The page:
Matters Column

Does an individual have the right to be forgotten?

November 14, 2014
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I am thankful to have grown up before the advent of the Internet. For today's teenagers and young adults, their youthful indiscretions are now frequently published for the world to see, preserved in perpetuity on a server in an air-conditioned warehouse thousands of miles away.

I am not sure what my job prospects would have been if the details of my most infamous moments from high school and college were available to prospective employers through a simple Google search.

Wouldn't it be nice to be able to hit the "Delete" button on the most foolish decisions you made as a young adult so that those poor choices did not follow you for the rest of your life? Our criminal justice system has accommodated this type of procedure for decades. Approximately 30 states allow criminal records for minor offenses to be sealed or expunged upon completion of some combination of punishment and restitution, frequently involving probation or community service. In a similar vein, credit reporting agencies are required to remove adverse information from credit reports after a period of time.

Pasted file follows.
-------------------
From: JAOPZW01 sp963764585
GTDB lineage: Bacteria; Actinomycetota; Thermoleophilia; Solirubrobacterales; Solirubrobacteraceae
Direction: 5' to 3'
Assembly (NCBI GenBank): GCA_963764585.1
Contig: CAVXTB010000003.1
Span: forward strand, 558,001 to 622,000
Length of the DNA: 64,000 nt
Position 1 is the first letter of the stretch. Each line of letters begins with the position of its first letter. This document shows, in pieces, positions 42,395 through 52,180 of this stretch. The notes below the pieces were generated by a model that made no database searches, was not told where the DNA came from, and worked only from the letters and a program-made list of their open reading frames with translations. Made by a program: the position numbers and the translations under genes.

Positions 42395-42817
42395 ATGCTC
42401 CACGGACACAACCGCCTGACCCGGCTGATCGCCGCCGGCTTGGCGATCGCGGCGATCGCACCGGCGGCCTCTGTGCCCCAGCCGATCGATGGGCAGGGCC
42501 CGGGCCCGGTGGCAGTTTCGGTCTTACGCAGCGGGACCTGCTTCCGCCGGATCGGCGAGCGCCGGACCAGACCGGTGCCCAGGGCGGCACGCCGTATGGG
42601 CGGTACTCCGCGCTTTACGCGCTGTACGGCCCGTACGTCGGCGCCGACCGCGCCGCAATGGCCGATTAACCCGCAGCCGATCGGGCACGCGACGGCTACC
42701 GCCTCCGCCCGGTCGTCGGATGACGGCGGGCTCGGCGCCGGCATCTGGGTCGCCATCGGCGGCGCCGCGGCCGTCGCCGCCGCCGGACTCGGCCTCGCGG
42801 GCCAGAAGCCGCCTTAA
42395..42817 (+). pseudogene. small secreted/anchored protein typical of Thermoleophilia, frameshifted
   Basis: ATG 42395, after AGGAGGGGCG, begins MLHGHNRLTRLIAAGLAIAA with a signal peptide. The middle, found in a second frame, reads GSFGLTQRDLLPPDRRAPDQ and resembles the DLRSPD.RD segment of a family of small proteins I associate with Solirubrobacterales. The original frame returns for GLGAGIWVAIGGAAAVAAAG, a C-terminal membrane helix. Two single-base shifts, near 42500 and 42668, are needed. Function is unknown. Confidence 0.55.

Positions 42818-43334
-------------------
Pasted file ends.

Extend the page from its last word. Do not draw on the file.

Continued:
However, technological advances threaten even these modest examples of where someone's prior record can be wiped clean. For example, prospective lenders or employers often can find archived information online in a matter of seconds that, by law, was supposed to be deleted by credit reporting agencies. Similarly, archived criminal records are easily available online.

Shannon Dietrich, litigation director of Community Legal Services in Philadelphia, recently noted that "back in the day, criminal records kind of faded away over time. They existed, but you couldn't find them. Nothing fades away anymore."